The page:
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Dogs have always been man’s best friend, but new research into our health and well-being explains better than ever just why this is.
Doctors say that the fuzzy beast begging for a treat from you may just be integral to preventing heart disease, beating cancer and even overcoming grief.
What’s the secret link? There are a few, actually, ranging from the extra
steps we take each time we set out for a walk together to the myriad benefits we derive from the bonds we share with our pets.
So, go on, throw that
dog a bone: He might just be better than the proverbial apple a day for any human in search of optimal health.
It’s long been known that our furry friends keep us in tip-top shape, thanks to all of that hoofing around we do with them. According to a
study published in the Journal of Public Health, “The odds of achieving sufficient physical activity were 57 percent to 77 percent higher among dog owners than with those not owning dogs.”
Another study showed that
60 percent of owners who took their pets for regular walks met federal criteria for moderate or vigorous exercise by doing
30 minutes of active exercise a day, compared to 20 percent of the population sans canines.
Better yet, dogs may be the ultimate excuse-busters:
Pregnant women who own dogs walk more than those who are pet-free, as well as people who live in colder climates. A study conducted in Calgary, Canada, discovered that canine owners took to the streets just as often in winter as they did in summer — and significantly more often than non-dog folk in the city.
Participation in regular physical activity, the study notes, is important for the prevention of many chronic diseases, including obesity, osteoporosis, type 2
hypertension and cardiovascular disease, among others.
There’s an even more surprising reason why pets may be good medicine for our tickers. The evidence, dating back to the first study of its kind conducted in 1979, showed that animal owners survived heart attacks better.
“It was a landmark study,” says Dr. James Serpell, Ph.D., professor of animal welfare at the
University of Pennsylvania School of Veterinary Medicine. “Many of the early studies showing improvement in blood pressure and heart rate following heart attacks have since been replicated.”
In general, research has shown that pet owners have lower blood pressure and cholesterol levels — and their
hearts cope better with change.
According to Dr. Serpell, there was one thing that no one could explain until recently: How were pets producing these effects on people?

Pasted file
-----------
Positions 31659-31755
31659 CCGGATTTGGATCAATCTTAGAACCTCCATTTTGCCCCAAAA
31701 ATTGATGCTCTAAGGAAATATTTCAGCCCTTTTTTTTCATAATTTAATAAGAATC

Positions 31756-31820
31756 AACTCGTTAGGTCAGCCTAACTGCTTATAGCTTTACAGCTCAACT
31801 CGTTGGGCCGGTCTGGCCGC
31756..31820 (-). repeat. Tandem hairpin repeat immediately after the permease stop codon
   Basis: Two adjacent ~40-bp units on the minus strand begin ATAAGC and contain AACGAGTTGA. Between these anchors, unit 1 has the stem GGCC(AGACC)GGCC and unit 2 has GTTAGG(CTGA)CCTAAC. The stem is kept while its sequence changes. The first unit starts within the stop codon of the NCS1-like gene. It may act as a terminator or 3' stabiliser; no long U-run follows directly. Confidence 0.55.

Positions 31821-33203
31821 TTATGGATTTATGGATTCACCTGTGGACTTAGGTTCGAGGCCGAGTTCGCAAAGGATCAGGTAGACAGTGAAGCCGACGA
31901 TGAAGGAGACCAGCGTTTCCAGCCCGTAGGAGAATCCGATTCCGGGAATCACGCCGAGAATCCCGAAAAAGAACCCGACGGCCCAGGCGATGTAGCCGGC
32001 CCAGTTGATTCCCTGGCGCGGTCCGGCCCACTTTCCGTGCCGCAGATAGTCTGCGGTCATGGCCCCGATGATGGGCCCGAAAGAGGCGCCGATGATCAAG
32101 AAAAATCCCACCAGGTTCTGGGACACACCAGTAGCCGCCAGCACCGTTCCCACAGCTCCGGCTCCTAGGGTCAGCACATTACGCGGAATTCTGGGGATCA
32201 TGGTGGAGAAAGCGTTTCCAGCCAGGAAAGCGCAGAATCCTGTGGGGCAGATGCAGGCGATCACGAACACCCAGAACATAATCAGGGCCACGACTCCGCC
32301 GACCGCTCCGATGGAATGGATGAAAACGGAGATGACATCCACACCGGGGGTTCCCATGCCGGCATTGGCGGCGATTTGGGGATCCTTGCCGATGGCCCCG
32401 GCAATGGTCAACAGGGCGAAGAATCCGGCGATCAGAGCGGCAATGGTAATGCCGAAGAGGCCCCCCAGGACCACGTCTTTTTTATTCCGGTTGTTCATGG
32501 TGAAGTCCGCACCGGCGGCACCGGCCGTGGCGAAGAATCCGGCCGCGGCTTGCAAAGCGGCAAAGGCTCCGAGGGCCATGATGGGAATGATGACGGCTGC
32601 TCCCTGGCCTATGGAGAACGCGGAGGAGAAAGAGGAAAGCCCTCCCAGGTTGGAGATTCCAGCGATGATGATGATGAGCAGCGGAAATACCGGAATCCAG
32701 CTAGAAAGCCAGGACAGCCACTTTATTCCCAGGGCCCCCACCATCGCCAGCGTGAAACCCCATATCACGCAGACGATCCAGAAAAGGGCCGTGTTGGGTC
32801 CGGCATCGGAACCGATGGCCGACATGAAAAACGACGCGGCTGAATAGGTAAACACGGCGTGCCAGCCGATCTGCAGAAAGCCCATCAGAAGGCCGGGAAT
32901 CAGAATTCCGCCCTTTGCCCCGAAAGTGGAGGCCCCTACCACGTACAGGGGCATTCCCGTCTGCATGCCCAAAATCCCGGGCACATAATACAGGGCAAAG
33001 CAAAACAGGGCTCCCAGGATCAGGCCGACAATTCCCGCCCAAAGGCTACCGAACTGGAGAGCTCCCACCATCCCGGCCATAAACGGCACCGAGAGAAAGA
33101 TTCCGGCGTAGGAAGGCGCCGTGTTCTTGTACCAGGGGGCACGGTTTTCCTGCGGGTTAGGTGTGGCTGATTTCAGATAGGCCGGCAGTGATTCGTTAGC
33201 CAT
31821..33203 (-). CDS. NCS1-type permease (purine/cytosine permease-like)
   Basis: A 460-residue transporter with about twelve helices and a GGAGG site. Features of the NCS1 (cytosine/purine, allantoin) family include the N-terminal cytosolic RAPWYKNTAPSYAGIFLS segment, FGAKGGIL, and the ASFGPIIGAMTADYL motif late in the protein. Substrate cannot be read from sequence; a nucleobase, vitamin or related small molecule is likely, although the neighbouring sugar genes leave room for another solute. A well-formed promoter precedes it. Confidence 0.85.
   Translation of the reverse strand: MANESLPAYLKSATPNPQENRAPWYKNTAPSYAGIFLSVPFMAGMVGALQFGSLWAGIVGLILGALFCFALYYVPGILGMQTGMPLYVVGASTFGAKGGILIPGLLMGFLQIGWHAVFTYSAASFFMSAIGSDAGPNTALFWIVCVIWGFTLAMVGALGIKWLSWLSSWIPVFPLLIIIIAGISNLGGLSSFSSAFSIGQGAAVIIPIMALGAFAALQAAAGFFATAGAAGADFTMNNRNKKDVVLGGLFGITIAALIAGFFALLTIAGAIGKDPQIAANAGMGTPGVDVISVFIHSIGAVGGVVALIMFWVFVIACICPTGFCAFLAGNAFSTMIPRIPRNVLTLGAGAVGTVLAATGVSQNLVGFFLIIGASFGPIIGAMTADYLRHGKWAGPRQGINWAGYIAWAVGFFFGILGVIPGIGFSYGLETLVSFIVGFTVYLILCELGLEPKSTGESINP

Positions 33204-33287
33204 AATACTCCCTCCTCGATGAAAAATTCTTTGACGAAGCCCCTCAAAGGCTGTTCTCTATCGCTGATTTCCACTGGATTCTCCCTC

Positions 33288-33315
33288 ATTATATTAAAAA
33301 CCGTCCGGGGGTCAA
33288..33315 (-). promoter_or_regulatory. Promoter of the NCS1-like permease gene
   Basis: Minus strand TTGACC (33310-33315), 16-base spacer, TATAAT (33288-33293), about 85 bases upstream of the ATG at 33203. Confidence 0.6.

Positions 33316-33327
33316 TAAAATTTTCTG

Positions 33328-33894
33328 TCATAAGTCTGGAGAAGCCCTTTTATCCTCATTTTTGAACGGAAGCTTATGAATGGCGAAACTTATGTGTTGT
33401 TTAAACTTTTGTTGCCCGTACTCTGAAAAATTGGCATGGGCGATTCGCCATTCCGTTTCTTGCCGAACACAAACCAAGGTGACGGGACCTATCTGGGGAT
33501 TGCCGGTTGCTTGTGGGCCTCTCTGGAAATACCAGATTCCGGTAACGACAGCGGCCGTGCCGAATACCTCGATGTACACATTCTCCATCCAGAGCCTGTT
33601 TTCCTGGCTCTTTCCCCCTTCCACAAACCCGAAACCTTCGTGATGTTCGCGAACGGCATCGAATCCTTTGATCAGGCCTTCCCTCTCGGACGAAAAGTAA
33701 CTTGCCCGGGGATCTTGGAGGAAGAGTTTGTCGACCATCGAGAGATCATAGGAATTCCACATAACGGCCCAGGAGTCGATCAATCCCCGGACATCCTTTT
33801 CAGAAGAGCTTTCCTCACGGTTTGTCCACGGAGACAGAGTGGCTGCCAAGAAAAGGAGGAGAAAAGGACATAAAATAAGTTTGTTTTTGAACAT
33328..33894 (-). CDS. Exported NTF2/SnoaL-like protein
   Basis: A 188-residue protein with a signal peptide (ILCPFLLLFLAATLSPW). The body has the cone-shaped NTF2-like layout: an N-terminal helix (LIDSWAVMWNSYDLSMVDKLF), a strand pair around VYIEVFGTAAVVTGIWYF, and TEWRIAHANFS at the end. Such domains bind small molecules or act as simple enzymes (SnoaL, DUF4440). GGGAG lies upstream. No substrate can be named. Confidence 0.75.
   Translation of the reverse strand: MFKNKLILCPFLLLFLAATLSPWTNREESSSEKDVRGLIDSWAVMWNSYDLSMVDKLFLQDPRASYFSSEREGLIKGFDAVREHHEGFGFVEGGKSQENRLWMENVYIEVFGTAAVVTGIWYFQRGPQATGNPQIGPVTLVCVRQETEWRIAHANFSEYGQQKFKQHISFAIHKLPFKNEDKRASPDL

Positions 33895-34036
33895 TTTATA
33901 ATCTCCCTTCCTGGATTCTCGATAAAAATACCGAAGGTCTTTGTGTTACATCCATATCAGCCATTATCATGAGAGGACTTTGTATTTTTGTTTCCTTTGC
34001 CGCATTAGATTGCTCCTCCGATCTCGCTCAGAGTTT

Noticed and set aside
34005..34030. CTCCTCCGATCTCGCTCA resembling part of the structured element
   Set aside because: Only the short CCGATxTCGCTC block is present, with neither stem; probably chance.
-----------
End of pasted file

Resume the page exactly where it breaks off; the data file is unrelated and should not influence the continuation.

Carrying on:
Researchers have now traced the missing link to a quaintly-nicknamed brain chemical known as oxytocin.
“We’re starting to hone in on the possibility that these relationships with pets trigger the secretion of the neurotransmitter oxytocin in the brain, also known as the ‘trust hormone’ or the ‘cuddle hormone,’ ” says Dr. Serpell. “It’s known to aid in the formation of strong social attachments, particularly between mothers and infants.”
Doctors also know one other key fact: Oxytocin represses the secretion of stress hormones like cortisol.
“We’ve known for a long time that chronic stress has a damaging effect on people’s health,” says Dr. Serpell, “and we know that one of the reasons is that it suppresses the immune system. If your immune system is suppressed, you’re more vulnerable to
infectious disease, as well as cancer and cardiovascular disease.”
In other words, every time you give your pet a pat, your endocrine system shifts into attachment mode, causing you to stress less — and potentially live longer.
This mounting body of evidence has been so compelling that it’s spawned a whole new field of study —
anthrozoology — that examines the role of animals in the lives of humans and vice versa.
That includes the effect of pets, and increasingly, therapy animals, on our mental health.
So far, studies have shown that
helps children develop empathy (for other humans),
alleviates mild depression (often reducing the need for medication) and enables those with
serious mental illness to recover faster.
The benefits of having an animal nearby, researchers say, are threefold: They provide “empathy” and “therapy,” help us rebuild social bonds, and serve as family in place of, or in addition to, our human “pack.”
They can also be a panacea for grief when we lose someone close to us. “I see it on a daily basis,” says animal doctor Amber Andersen, DMV, who practices in Los Angeles. “Elderly people, who’ve lost a spouse and had the benefit of having an animal in their lives, have improved their overall well-being. The animals become much more significant.”
“People are using their pets as a form of nonhuman social support,” says Dr. Serpell. “We know that people who have support networks are healthier than people who don’t, and we think that people are feeding into those systems via their pets.”
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